The nature of Knight’s performance was somewhere between fine and phenomenal. After her side had scrambled, clawed at the air and generally under-achieved more than a little, in the field, she rose to it.
Set an intimidatingly steep total and after losing her Indian Superstar of a bat, Mandhana, to a nervy pat to mid-on, first ball, Knight marched briskly in, early. Must have been scary: must have *asked questions*. Pah. I soon noted (in my epic blog, one post back, free-to-air!) that Knight ‘looks goodish’.
Starting (or re-starting) with Priest, she knows she must get after the bowling from the outset, such is the required run-rate. Priest, without ever looking classically smooth is going well – dispatching Wyatt, in particular, with some intent. But Wellington, the young Australian leg-spinner removes Knight’s partner with a peach that loops, turns and enables the stumping.
I remember clearly noting that despite the gathering pressure, Knight swept Wellington immaculately for four, immediately post that potentially key dismissal. Wilson then joined her and joined in with the essential urgency, making a timely 18 before holing out to Wyatt in the deep. Luff cannot sustain the momentum, though and goes, off the glove, bringing in another ‘Overseas’, Deepti Sharma.
Sharma is a fine, international player who has been twiddling her bat for two months; barely required as Storm stormed. Now, she and her skipper have proper work to do.
I thought for two or three overs that Sharma looked out of nick. But she, alongside her increasingly imperious, captain, accumulated runs. They had to. Quickly.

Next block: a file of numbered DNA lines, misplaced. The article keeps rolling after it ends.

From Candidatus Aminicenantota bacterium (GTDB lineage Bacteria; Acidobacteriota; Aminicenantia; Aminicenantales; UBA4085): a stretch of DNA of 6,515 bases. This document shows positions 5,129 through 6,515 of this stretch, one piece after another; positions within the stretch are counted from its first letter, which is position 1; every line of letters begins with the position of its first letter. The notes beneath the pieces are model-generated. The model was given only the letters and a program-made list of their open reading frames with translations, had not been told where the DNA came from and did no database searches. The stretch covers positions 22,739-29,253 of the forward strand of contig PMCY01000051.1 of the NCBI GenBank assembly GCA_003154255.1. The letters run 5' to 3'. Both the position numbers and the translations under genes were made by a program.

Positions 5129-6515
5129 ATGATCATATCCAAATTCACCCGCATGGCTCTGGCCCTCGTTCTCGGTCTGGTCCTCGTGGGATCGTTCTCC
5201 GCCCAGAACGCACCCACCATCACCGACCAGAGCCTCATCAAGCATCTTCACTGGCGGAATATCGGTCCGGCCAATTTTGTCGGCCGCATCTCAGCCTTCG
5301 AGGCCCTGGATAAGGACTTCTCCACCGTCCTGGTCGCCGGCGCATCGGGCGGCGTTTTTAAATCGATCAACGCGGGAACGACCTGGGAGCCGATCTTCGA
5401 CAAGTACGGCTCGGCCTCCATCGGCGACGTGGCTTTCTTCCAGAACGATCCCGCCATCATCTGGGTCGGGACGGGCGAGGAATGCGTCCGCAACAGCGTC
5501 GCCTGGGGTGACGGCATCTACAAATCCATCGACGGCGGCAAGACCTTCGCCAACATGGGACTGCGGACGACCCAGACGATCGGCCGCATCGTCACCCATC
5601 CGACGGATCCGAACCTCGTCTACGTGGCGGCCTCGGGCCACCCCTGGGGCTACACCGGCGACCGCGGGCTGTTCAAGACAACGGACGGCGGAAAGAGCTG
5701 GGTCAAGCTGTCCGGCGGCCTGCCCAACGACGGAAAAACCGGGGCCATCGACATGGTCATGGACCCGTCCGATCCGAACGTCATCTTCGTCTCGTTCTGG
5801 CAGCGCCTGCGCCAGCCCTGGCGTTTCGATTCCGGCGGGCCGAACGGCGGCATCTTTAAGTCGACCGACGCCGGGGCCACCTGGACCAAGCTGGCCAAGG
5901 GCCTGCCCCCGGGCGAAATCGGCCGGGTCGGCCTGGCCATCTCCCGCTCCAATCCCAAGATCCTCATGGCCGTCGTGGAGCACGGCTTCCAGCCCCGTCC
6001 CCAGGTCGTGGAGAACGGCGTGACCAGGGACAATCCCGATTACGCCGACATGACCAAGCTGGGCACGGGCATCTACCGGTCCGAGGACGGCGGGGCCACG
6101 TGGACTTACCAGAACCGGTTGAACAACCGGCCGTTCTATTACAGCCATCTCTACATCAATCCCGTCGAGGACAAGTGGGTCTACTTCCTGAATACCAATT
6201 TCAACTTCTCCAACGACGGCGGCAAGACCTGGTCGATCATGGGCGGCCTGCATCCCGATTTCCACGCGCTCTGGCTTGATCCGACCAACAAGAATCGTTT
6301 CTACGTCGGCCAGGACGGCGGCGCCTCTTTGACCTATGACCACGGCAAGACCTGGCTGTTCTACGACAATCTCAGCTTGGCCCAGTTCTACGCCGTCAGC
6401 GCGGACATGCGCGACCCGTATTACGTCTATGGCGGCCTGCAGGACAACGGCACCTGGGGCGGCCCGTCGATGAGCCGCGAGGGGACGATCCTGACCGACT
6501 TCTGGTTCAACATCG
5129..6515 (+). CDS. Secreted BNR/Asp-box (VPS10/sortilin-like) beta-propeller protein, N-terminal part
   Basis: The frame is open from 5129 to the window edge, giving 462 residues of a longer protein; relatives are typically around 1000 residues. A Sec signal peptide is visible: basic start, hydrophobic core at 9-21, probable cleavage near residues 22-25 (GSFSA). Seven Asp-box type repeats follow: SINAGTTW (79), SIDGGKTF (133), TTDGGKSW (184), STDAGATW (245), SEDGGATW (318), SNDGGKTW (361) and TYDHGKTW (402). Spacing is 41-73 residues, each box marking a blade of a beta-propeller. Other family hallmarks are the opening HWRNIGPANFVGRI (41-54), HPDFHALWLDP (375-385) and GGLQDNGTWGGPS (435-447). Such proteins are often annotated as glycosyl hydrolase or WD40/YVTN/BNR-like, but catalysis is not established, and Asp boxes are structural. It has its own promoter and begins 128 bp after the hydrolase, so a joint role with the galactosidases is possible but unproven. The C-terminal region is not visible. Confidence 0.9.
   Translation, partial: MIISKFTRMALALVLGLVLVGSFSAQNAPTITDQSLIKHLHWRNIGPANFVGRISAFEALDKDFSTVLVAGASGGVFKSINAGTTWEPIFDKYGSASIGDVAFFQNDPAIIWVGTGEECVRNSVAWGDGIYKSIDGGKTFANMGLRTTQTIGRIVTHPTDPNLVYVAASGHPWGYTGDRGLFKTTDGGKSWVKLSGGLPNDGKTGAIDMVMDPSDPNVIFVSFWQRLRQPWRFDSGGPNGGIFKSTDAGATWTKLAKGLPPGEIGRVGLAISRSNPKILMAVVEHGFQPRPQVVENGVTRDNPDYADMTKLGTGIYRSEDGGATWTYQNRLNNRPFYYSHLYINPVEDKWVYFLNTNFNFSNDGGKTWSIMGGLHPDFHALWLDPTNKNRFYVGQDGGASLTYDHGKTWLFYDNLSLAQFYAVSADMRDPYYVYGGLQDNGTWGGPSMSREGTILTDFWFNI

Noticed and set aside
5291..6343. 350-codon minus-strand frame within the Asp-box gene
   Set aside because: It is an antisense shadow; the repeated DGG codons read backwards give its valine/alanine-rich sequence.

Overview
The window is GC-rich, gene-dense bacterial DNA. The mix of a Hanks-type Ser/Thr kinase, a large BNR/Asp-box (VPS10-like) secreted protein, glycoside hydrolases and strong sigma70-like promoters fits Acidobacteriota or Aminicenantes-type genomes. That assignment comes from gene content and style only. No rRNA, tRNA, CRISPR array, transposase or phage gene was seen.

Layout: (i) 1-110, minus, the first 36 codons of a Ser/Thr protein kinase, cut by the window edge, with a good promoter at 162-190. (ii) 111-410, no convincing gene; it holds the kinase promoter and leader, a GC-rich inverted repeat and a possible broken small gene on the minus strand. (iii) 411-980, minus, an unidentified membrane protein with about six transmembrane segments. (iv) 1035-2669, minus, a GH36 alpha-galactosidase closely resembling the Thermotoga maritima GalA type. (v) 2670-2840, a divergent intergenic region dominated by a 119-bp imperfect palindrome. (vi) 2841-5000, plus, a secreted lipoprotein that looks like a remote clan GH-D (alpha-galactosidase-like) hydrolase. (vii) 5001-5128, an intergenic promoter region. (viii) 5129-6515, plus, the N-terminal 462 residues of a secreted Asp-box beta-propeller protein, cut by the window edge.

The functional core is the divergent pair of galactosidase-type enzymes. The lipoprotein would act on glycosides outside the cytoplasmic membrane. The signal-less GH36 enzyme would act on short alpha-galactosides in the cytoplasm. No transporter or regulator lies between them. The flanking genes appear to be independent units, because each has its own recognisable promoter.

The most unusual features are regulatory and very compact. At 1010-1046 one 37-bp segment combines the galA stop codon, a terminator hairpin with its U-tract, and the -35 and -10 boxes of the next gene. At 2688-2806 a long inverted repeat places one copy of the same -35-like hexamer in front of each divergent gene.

Knight got to fifty. She played what I described as the shot of the day, cracking an absurdly sweet cover drive to the boundary. She was absolutely on it, finding that almost dreamlike focus, staying in there, quietly relentless.
From the blog:
You feel that if Knight stays there, Storm get this. And I reckon she knows that.
Knight hit three towering, lusty,
boomtastic sixes on the way to 78 not out and to the trophy. There was or there became something of a Stokes-level of inspiration, of capture-of-destiny about the proceedings. (Knight doesn’t hit that many sixes – she’s ‘not that powerful’. But she found a way; reinvented herself; had no choice).
It was a Captain’s Knock… and then some. It was remarkable, in that it was initially shockingly unlikely and then in terms of its gathering brilliance. She defied. She clonked. She led.
I hope to god Knight actually loved it, in the moment. Because it soared, entertained and vindicated… and proofed her utterly against doubt and against The Doubters. And it’s hard to know what Heather is actually thinking: I hope there was scope for enjoyment – during as well as after.
It was, in a joyous and electrifying way, cricket and drama of the very finest variety. It scoffed at the very idea that Heather – the athlete, the champion, the leader – might be in any sense bland. How sensational that sport can do that? How gratifying that quality sometimes tells?